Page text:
The Dahae, also known as the Daae, Dahas or Dahaeans (Latin: Dahae; Ancient Greek: Δάοι, Δάαι, Δαι, Δάσαι Dáoi, Dáai, Dai, Dasai; Sanskrit: Dasa; Chinese Dayi 大益) were a people of ancient Central Asia. A confederation of three tribes – the Parni, Xanthii and Pissuri – the Dahae lived in an area now comprising much of modern Turkmenistan. The area has consequently been known as Dahestan, Dahistan and Dihistan.
The Dahae dissolved, apparently, some time before the beginning of the 1st millennium. Some constituents emigrated to Persia, South Asia, or other parts of Central Asia and the Dahae lands were occupied by Turkmen. However, the historian Sir Percy Sykes reported an oral tradition in Turkmenistan, which suggested that elements of the Dahae had become the Daz, a sub-tribal group within the Yomut tribe of the Turkmen. "I was informed that the Daz ... cherish a legend, according to which they are descended from kings, and among the Yamut [sic] Turkoman they are regarded as the noblest section. [...] It is ... possible that these names are derived from the Dahae, but it would be a mistake to press the point too far."
The Dahae are generally regarded as an Indo-European people. By the time of the first historical records, the Dahae spoke an Eastern Iranian language. However, this may not have been their original language and the Dahae were not necessarily Indo-Iranian (Aryan) in origin.
They may be connected to the Dasa mentioned in ancient Sanskrit texts like the Rigveda as enemies of the Ārya. The proper noun Dasa appears to share the same root as the Sanskrit dasyu, meaning "hostile people" or "demons", as well as the Avestan dax́iiu and Old Persian dahyu or dahạyu, meaning "province" or "mass of people". Because of these pejorative references, the Dāhī tribe mentioned in Avestan sources (Yašt 13.144) as adhering to Zoroastrianism, are not generally identified with the Dahae. Conversely the Khotanese word daha- meaning "man" or "male" was linked to the Dahae by the Indologist Sten Konow (1912). This appears to be cognate with nouns in other Eastern Iranian languages, such as a Persian word for "servant", dāh and the Sogdian dʾyh or dʾy, meaning "slave woman".
Some scholars also maintain that there were etymological links between the Dahae and Dacians (Dacii), a people of ancient Eastern Europe. Both were nomadic Indo-European peoples who shared variant names such as Daoi. The historian David Gordon White has, moreover, stated that the "Dacians ... appear to be related to the Dahae". White also reiterated a point made by previous scholars – that the names of both peoples resemble the Proto-Indo-European root: *dhau meaning "strangle" and/or a euphemism for "wolf". (Similaraly, the Massagetae, the northern neighbors of the Dahae, have been linked to the Getae, a people related to the Dacians.)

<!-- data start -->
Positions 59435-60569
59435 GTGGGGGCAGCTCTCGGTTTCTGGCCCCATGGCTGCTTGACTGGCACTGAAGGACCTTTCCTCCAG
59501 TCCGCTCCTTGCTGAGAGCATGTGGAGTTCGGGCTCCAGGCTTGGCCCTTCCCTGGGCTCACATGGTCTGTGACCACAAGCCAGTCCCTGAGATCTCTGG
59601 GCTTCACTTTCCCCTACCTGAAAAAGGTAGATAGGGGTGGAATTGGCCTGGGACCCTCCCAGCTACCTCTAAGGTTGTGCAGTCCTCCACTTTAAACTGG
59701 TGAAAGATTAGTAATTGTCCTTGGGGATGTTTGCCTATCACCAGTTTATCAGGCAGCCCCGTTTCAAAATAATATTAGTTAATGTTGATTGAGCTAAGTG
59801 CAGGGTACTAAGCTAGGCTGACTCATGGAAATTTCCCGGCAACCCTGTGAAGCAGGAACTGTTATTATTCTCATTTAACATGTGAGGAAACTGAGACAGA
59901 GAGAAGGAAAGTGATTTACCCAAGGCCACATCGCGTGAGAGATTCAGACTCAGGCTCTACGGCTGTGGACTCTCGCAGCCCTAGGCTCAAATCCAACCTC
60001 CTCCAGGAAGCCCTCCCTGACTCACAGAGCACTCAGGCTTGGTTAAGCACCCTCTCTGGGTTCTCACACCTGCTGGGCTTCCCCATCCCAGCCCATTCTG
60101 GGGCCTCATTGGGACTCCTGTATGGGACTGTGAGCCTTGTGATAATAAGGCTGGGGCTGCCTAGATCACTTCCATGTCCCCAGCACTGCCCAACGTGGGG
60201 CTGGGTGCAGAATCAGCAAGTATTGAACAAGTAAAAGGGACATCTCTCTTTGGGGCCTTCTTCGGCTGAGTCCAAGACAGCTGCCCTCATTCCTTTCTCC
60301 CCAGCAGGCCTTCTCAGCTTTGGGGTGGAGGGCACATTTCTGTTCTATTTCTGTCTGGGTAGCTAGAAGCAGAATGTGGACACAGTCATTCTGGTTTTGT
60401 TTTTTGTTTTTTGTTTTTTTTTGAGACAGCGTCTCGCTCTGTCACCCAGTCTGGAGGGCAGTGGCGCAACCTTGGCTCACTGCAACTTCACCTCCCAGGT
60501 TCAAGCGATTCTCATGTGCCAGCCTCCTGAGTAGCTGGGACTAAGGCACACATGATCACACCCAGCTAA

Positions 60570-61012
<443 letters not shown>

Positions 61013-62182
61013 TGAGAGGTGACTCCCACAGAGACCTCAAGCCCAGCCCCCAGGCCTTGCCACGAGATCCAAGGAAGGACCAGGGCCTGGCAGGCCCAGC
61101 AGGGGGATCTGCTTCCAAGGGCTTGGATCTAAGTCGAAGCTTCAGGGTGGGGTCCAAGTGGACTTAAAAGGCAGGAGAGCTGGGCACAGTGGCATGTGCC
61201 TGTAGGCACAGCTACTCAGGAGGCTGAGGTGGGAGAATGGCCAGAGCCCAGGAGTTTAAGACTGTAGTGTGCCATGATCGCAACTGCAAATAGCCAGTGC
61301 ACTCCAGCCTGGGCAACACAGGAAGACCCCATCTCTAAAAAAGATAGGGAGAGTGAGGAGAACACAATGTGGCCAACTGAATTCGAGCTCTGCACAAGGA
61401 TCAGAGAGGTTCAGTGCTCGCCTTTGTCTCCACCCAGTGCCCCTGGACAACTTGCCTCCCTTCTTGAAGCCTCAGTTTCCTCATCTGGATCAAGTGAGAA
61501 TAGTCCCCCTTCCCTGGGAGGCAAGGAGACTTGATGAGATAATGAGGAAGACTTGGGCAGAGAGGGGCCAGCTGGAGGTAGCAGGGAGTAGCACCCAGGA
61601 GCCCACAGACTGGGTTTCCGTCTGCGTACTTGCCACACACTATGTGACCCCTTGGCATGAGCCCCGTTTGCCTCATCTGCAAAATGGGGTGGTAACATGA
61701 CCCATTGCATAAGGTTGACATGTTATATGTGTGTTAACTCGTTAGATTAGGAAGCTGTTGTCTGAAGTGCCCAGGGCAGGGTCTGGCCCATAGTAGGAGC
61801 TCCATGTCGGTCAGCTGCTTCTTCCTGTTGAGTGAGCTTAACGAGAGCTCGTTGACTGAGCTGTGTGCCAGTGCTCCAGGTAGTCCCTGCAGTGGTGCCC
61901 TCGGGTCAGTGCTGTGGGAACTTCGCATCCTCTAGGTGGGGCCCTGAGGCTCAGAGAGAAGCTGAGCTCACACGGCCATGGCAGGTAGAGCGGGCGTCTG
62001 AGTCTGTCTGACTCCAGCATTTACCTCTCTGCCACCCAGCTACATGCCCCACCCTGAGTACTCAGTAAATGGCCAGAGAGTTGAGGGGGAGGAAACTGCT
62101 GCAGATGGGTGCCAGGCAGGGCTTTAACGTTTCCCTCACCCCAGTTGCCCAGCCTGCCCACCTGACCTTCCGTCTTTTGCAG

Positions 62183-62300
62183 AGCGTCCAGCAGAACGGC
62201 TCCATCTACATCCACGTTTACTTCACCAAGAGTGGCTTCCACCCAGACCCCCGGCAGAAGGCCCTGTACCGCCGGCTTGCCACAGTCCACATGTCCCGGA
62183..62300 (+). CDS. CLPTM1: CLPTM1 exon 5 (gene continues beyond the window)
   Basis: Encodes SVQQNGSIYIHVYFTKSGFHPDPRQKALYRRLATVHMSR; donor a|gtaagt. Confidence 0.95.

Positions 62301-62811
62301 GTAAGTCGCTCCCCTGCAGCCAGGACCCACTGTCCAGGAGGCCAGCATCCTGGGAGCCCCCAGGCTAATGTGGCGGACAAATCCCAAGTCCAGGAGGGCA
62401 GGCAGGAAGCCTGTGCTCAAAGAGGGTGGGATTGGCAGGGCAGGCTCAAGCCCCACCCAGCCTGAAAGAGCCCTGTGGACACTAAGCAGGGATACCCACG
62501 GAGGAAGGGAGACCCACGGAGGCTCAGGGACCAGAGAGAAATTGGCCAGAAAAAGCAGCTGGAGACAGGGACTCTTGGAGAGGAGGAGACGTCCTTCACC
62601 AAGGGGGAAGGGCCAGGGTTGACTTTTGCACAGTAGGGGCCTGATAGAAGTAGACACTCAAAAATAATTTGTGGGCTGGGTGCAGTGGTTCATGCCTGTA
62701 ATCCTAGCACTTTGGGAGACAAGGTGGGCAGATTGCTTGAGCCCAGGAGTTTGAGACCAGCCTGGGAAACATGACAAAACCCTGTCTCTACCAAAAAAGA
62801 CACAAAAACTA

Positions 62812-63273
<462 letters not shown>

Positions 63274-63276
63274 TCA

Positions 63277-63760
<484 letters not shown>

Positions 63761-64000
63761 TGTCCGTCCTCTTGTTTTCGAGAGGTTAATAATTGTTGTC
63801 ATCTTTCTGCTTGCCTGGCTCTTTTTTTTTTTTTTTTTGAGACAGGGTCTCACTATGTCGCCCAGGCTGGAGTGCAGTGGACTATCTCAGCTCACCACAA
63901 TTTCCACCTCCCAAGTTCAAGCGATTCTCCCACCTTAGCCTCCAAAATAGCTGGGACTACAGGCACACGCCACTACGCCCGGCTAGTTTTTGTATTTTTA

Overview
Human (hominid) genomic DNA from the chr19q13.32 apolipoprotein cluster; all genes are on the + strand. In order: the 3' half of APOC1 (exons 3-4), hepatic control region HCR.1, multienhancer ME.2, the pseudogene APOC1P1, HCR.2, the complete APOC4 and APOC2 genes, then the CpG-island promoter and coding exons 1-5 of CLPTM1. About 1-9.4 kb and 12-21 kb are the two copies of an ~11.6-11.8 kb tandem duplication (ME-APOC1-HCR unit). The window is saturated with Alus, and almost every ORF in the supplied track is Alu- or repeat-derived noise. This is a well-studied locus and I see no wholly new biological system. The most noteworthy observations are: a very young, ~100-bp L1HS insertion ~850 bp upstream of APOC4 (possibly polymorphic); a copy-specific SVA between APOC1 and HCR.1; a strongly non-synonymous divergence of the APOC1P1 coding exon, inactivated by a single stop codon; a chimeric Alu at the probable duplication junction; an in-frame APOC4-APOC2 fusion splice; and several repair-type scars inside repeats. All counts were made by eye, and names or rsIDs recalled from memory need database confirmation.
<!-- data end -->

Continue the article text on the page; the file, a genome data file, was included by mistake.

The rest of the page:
The country neighbouring the Dahae to the south, Verkāna – often known by its Greek name, Hyrcania (Ὑρκανία) – has sometimes been conflated with Dahistan. Like Dahae and Dacia, Verkâna appears to have a root in an Indo-European word for "wolf", the Proto-Iranian: *vrka. The name of Sadrakarta (later Zadracarta), the capital of Verkâna, apparently has the same etymological roots, and may be synonymous with one of two modern cities in Iran: Sari or Gorgan. (The modern name Gorgan is also derived ultimately from the Proto-Iranian *vrka for "wolf" and is cognate with the New Persian gorgān (i.e. v > g).
Berossus's biography of Cyrus the Great (c. 589–530 BCE) claims that he was killed by Dahae archers near the Syr Darya (Jaxartes) river (modern Uzbekistan/Kazakhstan). Later sources, such as Alexander the Great and Strabo also claimed that some of the Dahae were located near the Jaxartes. The Encyclopedia Iranica considers that the Dahae "were said to have lived in ... wastes northeast of Bactria and east of Sogdiana. At least some of the Dahae must thus be placed along the eastern fringes of the Karakum desert, near ancient Margiana..." This suggests that elements of the Dahae were near neighbours of a now-obscure Bronze Age civilisation known to archaeologists as the Bactria-Margiana Archaeological Complex (BMAC).